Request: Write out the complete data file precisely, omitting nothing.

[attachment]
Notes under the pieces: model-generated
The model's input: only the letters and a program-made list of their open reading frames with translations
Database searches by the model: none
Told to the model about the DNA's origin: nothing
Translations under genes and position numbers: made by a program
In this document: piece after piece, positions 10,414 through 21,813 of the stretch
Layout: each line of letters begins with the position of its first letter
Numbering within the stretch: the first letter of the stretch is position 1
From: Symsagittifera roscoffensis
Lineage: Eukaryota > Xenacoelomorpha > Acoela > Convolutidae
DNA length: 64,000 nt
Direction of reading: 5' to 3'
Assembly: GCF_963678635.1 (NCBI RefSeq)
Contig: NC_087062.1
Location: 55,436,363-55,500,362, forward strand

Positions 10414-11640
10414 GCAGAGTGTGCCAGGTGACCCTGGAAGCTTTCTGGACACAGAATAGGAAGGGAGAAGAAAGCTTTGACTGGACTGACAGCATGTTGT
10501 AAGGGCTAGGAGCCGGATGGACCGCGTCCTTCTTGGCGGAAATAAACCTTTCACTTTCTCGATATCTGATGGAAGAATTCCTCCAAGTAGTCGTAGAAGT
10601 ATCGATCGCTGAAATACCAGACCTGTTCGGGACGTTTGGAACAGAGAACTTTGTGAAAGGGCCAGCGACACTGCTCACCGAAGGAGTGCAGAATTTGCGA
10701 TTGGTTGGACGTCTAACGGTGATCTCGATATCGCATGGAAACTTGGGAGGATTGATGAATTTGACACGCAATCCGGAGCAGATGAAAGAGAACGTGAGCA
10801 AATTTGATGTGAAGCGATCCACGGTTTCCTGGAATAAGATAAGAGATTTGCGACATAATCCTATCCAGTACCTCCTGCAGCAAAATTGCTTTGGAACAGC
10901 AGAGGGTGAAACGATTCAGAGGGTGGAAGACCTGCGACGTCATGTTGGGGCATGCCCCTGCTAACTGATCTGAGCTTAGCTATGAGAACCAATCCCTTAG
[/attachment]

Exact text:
Notes under the pieces: model-generated
The model's input: only the letters and a program-made list of their open reading frames with translations
Database searches by the model: none
Told to the model about the DNA's origin: nothing
Translations under genes and position numbers: made by a program
In this document: piece after piece, positions 10,414 through 21,813 of the stretch
Layout: each line of letters begins with the position of its first letter
Numbering within the stretch: the first letter of the stretch is position 1
From: Symsagittifera roscoffensis
Lineage: Eukaryota > Xenacoelomorpha > Acoela > Convolutidae
DNA length: 64,000 nt
Direction of reading: 5' to 3'
Assembly: GCF_963678635.1 (NCBI RefSeq)
Contig: NC_087062.1
Location: 55,436,363-55,500,362, forward strand

Positions 10414-11640
10414 GCAGAGTGTGCCAGGTGACCCTGGAAGCTTTCTGGACACAGAATAGGAAGGGAGAAGAAAGCTTTGACTGGACTGACAGCATGTTGT
10501 AAGGGCTAGGAGCCGGATGGACCGCGTCCTTCTTGGCGGAAATAAACCTTTCACTTTCTCGATATCTGATGGAAGAATTCCTCCAAGTAGTCGTAGAAGT
10601 ATCGATCGCTGAAATACCAGACCTGTTCGGGACGTTTGGAACAGAGAACTTTGTGAAAGGGCCAGCGACACTGCTCACCGAAGGAGTGCAGAATTTGCGA
10701 TTGGTTGGACGTCTAACGGTGATCTCGATATCGCATGGAAACTTGGGAGGATTGATGAATTTGACACGCAATCCGGAGCAGATGAAAGAGAACGTGAGCA
10801 AATTTGATGTGAAGCGATCCACGGTTTCCTGGAATAAGATAAGAGATTTGCGACATAATCCTATCCAGTACCTCCTGCAGCAAAATTGCTTTGGAACAGC
10901 AGAGGGTGAAACGATTCAGAGGGTGGAAGACCTGCGACGTCATGTTGGGGCATGCCCCTGCTAACTGATCTGAGCTTAGCTATGAGAACCAATCCCTTAG